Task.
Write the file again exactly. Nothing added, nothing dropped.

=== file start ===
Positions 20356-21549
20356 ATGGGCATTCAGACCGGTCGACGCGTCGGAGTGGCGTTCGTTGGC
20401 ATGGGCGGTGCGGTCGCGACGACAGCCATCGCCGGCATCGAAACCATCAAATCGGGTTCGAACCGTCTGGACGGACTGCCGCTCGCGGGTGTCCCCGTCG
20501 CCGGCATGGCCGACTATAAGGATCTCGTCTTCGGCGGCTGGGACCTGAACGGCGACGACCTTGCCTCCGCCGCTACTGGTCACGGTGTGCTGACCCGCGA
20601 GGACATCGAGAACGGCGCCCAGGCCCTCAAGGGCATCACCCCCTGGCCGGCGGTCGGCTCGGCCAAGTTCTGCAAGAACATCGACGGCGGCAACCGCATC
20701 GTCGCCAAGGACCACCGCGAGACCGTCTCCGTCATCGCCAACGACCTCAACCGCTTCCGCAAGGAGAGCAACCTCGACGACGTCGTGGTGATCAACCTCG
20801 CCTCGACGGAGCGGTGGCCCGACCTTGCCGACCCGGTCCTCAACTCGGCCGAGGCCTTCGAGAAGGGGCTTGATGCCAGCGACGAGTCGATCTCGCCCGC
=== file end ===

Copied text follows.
Positions 20356-21549
20356 ATGGGCATTCAGACCGGTCGACGCGTCGGAGTGGCGTTCGTTGGC
20401 ATGGGCGGTGCGGTCGCGACGACAGCCATCGCCGGCATCGAAACCATCAAATCGGGTTCGAACCGTCTGGACGGACTGCCGCTCGCGGGTGTCCCCGTCG
20501 CCGGCATGGCCGACTATAAGGATCTCGTCTTCGGCGGCTGGGACCTGAACGGCGACGACCTTGCCTCCGCCGCTACTGGTCACGGTGTGCTGACCCGCGA
20601 GGACATCGAGAACGGCGCCCAGGCCCTCAAGGGCATCACCCCCTGGCCGGCGGTCGGCTCGGCCAAGTTCTGCAAGAACATCGACGGCGGCAACCGCATC
20701 GTCGCCAAGGACCACCGCGAGACCGTCTCCGTCATCGCCAACGACCTCAACCGCTTCCGCAAGGAGAGCAACCTCGACGACGTCGTGGTGATCAACCTCG
20801 CCTCGACGGAGCGGTGGCCCGACCTTGCCGACCCGGTCCTCAACTCGGCCGAGGCCTTCGAGAAGGGGCTTGATGCCAGCGACGAGTCGATCTCGCCCGC